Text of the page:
Thursday, October 17, 2019

21 year-old woman with solitary eschar


This 21 year-old college student presented with a 5 week history of an evolving lesion on the right leg.  She is in good health and takes no medications by mouth.  The lesion started with pruritus and pain and a solitary evolving bulla on her right leg.  She had walked through a wooded area the night before this developed. It has evolved into a dry eschar.  She has a history of a DVT on her right leg 2 years ago after tonsillectomy, bed rest and a long plane trip while on oral contraceptives.  To date, she has been treated with mupirocin ointment and a topical corticosteroid.

O/E: When seen there was a solitary 2 cm eschar on her right leg.  No erythema, no purulence.

Photos:
September 8, 2019 a.m.

September 8, 2019 p.m.




September 9, 2019



September 28, 2019



October 9, 2019

October 16, 2019 (Date of visit)


Labs: Pending

Diagnosis: Eschar.  Etiologic considerations:
Envenomation – Brown Recluse Spider Bite
Echthyma gangrenosum
Pyoderma gangrenosum (Antiphospholipid syndrome)

A lesion such as this in a young healthy immunocompetent woman suggests an antecedent insult such as a brown recluse spider bite, but we have no history to confirm that.  She is being worked up for underlying disorders that might predispose to echthyma.  However the antecedent DVT makes one consider an underlying problem such as the antiphospholipid syndrome.

Questions:
1.  What diagnoses do you entertain?
2.  At this time, what therapies do you recommend?

About Hydrocolloid Dressings.
1. Background.
2. Another useful resource on hydrogels.
3. Video Demonstration.



Reference:
The rash that leads to eschar formation. Dunn C, Rosen T.
Clin Dermatol. 2019 Mar - Apr;37(2):99-108. Author information
Abstract:  When confronted with an existent or evolving eschar, the history is often the most important factor used to put the lesion into proper context. Determining whether the patient has a past medical history of significance, such as renal failure or diabetes mellitus, exposure to dead or live wildlife, or underwent a recent surgical procedure, can help differentiate between many etiologies of eschars. Similarly, the patient's overall clinical condition and the presence or absence of fever can allow infectious processes to be differentiated from other causes. This contribution is intended to help dermatologists identify and manage these various dermatologic conditions, as well as provide an algorithm that can be utilized when approaching a patient presenting with an eschar.  Full Text.

7 comments:

  1. From W.S. a recently retired general surgeon: "If the eschar is clean and dry and free of infection, I see no urgency to do anything immediately other than keeping it clean and dry; she could shower briefly, but never soak it. At 2cm it is too large to heal by secondary intention, and will probably require a small split-thickness skin graft for optimal appearance. But that graft would have the best chance of success once it has a healthy granulating base. While most general surgeons could do a satisfactory debridement, a graft is more in the purview of a plastic surgeon. I recommend having her see a plastic surgeon soon, though not emergently.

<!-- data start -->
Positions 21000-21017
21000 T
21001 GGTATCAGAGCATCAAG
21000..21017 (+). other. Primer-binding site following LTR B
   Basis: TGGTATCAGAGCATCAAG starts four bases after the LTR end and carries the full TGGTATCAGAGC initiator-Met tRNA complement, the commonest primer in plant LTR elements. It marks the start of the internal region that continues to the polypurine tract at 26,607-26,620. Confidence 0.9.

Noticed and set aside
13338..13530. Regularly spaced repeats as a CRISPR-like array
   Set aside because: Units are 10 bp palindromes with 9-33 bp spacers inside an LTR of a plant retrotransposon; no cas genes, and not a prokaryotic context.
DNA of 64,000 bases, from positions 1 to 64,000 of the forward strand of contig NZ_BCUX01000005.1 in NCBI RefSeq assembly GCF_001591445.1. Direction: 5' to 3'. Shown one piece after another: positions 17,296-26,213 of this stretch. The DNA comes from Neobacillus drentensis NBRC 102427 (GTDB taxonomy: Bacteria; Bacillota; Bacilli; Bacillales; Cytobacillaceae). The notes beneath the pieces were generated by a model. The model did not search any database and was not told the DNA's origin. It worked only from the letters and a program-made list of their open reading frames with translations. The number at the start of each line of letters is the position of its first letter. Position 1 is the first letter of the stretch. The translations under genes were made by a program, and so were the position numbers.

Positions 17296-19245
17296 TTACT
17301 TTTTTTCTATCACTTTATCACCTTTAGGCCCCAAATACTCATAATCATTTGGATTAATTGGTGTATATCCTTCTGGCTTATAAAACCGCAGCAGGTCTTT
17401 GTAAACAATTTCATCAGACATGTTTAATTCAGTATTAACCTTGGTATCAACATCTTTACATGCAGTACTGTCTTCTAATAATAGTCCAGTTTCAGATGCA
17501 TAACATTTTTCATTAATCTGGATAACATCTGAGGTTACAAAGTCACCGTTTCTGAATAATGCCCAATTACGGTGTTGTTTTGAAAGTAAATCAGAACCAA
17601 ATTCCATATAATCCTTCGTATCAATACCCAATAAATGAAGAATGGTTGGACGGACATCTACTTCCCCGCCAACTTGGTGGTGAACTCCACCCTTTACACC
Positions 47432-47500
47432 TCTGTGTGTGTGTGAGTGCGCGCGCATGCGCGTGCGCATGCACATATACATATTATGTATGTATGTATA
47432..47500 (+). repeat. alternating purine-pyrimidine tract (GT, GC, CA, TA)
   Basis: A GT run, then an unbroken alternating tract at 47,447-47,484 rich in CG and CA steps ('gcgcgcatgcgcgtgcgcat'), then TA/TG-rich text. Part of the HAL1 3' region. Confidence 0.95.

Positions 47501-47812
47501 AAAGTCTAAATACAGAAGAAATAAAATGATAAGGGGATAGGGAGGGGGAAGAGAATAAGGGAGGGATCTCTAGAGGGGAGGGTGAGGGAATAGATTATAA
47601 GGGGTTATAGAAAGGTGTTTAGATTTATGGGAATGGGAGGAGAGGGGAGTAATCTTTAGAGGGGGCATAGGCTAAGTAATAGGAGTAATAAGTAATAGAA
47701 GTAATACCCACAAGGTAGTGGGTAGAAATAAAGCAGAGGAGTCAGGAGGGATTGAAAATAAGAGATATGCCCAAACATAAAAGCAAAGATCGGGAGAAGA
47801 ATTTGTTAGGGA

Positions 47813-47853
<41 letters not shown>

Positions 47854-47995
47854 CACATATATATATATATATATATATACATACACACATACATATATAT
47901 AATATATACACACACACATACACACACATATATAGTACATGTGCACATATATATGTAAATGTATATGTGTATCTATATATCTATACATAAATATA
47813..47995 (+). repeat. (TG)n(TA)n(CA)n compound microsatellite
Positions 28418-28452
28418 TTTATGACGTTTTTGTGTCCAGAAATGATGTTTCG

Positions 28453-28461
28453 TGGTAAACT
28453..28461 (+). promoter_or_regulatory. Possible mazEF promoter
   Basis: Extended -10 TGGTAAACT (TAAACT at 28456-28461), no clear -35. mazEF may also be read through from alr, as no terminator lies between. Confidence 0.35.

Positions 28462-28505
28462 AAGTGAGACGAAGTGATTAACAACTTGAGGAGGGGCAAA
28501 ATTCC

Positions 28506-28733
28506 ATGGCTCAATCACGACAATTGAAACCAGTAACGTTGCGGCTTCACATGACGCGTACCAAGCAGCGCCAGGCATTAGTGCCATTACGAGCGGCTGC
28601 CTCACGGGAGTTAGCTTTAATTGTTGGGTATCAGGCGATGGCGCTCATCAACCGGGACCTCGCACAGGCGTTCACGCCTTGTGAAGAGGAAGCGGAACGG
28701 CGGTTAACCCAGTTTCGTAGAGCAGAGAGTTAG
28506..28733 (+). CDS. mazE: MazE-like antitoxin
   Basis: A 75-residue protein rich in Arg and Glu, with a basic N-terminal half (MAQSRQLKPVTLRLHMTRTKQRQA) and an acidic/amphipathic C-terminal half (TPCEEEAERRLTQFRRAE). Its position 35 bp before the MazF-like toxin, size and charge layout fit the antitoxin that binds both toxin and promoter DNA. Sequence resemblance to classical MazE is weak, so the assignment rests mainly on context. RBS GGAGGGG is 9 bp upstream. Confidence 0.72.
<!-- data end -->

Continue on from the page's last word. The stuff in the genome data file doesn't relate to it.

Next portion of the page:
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  2. From Professor Khalifa Sharquie, Baghdad: "There is nothing to worry as it was an acute insult and now resolving.It is most probably induced by bite such as spider as it is deep but not impetigo or icthyma.First attack of bullous fixed drug eruption due to forgotten tablet? is possibility.Regarding care nothing to do as it is resolving apart from topical antibiotic.

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  3. From Dato Ong Cheng Leng (Malaysia): I haven’t seen it but your diagnosis of a brown recluse spider bite fits in well. It is not common in Malaysia but from what I read, fairly well known in your part of the world. The bite is typically unnoticed initially, usually in the wild where these nasty creatures are found. Initial annular margin with blistering at the centre followed by Eschar with necrosis and healing with a scar which is unavoidable. The size of the lesion is fortunately small at 2cm. Bigger one like 10cm has been reported.

    I would recommend a course of a good powerful intravenous antibiotics if possible, but then oral Bactrim at three tablets b.d. may suffice with God given immunological defence mechanism plus His healing hand.

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  4. An internationally recognized wound care dermatologist suggested: "